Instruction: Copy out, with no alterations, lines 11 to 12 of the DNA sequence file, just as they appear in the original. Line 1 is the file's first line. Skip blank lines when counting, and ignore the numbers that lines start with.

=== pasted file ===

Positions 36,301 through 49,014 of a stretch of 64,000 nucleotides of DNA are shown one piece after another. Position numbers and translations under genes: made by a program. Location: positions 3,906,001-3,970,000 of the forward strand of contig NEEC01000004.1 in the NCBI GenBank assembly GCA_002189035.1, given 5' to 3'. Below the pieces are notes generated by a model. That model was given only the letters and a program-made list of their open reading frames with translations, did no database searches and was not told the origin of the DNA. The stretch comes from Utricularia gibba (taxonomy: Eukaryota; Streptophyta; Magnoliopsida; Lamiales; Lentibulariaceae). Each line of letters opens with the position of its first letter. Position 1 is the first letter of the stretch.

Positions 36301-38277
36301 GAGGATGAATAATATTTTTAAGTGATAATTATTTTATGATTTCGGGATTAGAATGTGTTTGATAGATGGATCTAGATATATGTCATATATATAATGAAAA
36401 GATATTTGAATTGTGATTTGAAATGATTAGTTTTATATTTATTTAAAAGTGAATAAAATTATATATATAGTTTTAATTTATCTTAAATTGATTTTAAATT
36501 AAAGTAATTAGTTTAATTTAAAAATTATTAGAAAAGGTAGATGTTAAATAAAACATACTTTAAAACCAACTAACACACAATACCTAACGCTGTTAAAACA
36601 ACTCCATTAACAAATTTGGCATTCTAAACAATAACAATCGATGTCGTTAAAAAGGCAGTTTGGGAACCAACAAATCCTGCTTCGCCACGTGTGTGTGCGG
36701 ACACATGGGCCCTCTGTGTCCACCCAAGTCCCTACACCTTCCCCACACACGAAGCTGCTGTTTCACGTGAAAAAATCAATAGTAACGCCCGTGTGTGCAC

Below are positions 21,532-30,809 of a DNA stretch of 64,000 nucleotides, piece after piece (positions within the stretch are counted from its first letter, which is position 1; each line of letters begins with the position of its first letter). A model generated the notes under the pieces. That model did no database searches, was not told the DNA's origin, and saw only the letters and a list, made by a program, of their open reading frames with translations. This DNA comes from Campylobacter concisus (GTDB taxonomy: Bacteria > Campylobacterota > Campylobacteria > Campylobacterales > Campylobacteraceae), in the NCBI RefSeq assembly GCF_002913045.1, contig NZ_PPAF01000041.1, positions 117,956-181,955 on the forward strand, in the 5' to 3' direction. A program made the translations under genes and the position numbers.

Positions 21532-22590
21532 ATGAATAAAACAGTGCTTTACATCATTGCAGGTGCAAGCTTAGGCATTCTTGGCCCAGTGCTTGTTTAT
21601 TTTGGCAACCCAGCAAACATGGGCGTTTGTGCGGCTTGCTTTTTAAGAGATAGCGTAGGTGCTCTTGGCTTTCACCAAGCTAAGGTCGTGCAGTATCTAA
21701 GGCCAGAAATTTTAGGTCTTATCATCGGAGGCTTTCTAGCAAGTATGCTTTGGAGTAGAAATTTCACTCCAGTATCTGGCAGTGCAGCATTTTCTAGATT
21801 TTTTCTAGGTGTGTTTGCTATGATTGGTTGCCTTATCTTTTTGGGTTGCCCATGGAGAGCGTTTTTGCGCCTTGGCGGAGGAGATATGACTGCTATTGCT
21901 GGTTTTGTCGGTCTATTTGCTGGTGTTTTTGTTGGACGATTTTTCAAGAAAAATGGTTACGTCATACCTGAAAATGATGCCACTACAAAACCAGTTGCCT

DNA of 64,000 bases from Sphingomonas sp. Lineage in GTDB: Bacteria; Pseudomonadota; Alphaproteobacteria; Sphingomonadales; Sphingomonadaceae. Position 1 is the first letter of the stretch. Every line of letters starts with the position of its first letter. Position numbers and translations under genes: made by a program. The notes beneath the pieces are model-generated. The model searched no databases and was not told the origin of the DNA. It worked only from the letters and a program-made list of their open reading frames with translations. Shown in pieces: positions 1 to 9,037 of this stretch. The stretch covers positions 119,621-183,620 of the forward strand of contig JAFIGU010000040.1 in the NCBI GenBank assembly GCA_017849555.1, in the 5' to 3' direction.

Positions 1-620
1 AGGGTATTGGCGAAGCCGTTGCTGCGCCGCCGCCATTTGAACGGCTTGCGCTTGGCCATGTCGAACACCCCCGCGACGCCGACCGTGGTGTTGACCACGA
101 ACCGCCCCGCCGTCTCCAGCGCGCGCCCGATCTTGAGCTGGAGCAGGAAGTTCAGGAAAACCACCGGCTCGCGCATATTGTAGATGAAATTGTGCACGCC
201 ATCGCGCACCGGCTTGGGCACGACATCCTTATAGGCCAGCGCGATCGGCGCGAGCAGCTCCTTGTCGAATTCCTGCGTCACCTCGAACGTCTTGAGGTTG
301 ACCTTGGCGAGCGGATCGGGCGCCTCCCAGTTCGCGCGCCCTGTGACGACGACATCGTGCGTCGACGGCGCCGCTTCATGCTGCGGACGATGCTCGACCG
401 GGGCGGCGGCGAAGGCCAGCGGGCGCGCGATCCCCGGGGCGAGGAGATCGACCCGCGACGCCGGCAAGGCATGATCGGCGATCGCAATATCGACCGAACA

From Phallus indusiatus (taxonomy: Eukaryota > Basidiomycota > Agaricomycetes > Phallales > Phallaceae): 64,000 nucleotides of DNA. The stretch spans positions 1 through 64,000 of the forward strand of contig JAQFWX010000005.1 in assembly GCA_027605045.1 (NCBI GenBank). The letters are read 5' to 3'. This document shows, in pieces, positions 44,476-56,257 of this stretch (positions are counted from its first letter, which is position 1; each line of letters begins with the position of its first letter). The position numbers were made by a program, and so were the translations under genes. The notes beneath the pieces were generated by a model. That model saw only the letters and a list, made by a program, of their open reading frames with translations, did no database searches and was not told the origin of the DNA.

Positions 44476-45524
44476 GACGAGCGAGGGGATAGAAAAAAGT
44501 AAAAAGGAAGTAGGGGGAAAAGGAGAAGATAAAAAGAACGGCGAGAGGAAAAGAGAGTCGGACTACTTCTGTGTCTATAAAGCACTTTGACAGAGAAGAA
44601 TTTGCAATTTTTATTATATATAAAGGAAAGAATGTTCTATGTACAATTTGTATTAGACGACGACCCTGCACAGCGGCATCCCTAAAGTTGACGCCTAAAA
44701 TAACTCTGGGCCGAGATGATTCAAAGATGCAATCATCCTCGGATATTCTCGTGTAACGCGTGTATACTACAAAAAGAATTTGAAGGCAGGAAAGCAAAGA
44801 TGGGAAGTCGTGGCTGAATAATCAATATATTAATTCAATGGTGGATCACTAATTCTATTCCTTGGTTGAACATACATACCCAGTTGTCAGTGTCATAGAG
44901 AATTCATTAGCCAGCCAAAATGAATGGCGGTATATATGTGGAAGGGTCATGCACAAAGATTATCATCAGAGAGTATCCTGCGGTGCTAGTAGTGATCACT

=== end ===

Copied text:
21601 TTTGGCAACCCAGCAAACATGGGCGTTTGTGCGGCTTGCTTTTTAAGAGATAGCGTAGGTGCTCTTGGCTTTCACCAAGCTAAGGTCGTGCAGTATCTAA
21701 GGCCAGAAATTTTAGGTCTTATCATCGGAGGCTTTCTAGCAAGTATGCTTTGGAGTAGAAATTTCACTCCAGTATCTGGCAGTGCAGCATTTTCTAGATT